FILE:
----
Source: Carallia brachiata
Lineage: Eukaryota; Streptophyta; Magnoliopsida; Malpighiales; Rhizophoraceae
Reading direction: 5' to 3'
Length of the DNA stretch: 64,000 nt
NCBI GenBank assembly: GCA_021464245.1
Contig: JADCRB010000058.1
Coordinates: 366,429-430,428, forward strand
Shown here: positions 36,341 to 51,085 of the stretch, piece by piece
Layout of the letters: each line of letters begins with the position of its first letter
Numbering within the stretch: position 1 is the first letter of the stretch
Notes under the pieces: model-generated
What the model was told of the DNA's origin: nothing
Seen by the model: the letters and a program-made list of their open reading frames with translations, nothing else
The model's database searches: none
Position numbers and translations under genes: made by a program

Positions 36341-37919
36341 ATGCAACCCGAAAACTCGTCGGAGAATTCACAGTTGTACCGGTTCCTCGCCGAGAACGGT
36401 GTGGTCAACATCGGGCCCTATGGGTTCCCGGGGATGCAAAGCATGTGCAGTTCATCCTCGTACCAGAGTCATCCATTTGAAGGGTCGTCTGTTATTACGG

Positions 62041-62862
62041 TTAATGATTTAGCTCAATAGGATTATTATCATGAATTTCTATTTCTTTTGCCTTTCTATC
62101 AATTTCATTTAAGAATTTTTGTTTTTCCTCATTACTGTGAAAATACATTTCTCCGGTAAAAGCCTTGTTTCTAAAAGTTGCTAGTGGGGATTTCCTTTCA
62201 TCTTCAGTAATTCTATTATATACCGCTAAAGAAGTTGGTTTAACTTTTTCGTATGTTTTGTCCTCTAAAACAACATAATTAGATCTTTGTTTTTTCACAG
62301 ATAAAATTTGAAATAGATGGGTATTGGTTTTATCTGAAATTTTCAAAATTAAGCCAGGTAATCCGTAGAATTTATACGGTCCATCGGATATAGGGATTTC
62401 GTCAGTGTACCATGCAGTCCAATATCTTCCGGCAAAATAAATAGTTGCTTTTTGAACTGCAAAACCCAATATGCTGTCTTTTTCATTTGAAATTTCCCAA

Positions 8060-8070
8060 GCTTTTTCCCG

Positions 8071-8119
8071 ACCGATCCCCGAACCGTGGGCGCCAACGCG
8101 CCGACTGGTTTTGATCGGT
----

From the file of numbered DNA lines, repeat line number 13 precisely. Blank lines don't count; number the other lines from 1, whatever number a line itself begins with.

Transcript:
Seen by the model: the letters and a program-made list of their open reading frames with translations, nothing else